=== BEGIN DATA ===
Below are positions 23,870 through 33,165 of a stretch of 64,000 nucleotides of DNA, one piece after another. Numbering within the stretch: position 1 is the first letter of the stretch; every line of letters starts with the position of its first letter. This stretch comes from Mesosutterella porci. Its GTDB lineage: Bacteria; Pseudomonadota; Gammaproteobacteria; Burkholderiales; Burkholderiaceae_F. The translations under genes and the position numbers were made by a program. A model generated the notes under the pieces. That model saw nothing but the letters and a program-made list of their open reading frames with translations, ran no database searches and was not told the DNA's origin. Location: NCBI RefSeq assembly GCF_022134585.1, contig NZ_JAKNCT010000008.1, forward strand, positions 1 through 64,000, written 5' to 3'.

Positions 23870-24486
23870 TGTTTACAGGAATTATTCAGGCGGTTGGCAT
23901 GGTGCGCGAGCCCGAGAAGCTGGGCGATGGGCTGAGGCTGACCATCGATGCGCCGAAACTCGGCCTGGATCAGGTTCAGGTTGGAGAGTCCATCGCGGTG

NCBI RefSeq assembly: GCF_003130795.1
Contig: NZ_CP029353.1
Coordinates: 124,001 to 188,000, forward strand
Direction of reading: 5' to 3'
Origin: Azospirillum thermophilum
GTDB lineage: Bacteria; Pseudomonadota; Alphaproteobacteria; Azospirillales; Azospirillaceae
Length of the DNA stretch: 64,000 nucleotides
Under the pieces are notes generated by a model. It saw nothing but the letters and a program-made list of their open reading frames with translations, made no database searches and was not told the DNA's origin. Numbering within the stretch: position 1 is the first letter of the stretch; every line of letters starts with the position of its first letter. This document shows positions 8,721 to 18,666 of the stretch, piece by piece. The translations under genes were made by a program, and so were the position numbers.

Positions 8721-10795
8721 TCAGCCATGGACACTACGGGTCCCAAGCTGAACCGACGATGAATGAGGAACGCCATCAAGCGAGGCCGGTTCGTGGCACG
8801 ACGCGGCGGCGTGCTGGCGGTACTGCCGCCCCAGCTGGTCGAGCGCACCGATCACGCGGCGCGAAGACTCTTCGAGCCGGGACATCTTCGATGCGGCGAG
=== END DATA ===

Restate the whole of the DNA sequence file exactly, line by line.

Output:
Below are positions 23,870 through 33,165 of a stretch of 64,000 nucleotides of DNA, one piece after another. Numbering within the stretch: position 1 is the first letter of the stretch; every line of letters starts with the position of its first letter. This stretch comes from Mesosutterella porci. Its GTDB lineage: Bacteria; Pseudomonadota; Gammaproteobacteria; Burkholderiales; Burkholderiaceae_F. The translations under genes and the position numbers were made by a program. A model generated the notes under the pieces. That model saw nothing but the letters and a program-made list of their open reading frames with translations, ran no database searches and was not told the DNA's origin. Location: NCBI RefSeq assembly GCF_022134585.1, contig NZ_JAKNCT010000008.1, forward strand, positions 1 through 64,000, written 5' to 3'.

Positions 23870-24486
23870 TGTTTACAGGAATTATTCAGGCGGTTGGCAT
23901 GGTGCGCGAGCCCGAGAAGCTGGGCGATGGGCTGAGGCTGACCATCGATGCGCCGAAACTCGGCCTGGATCAGGTTCAGGTTGGAGAGTCCATCGCGGTG

NCBI RefSeq assembly: GCF_003130795.1
Contig: NZ_CP029353.1
Coordinates: 124,001 to 188,000, forward strand
Direction of reading: 5' to 3'
Origin: Azospirillum thermophilum
GTDB lineage: Bacteria; Pseudomonadota; Alphaproteobacteria; Azospirillales; Azospirillaceae
Length of the DNA stretch: 64,000 nucleotides
Under the pieces are notes generated by a model. It saw nothing but the letters and a program-made list of their open reading frames with translations, made no database searches and was not told the DNA's origin. Numbering within the stretch: position 1 is the first letter of the stretch; every line of letters starts with the position of its first letter. This document shows positions 8,721 to 18,666 of the stretch, piece by piece. The translations under genes were made by a program, and so were the position numbers.

Positions 8721-10795
8721 TCAGCCATGGACACTACGGGTCCCAAGCTGAACCGACGATGAATGAGGAACGCCATCAAGCGAGGCCGGTTCGTGGCACG
8801 ACGCGGCGGCGTGCTGGCGGTACTGCCGCCCCAGCTGGTCGAGCGCACCGATCACGCGGCGCGAAGACTCTTCGAGCCGGGACATCTTCGATGCGGCGAG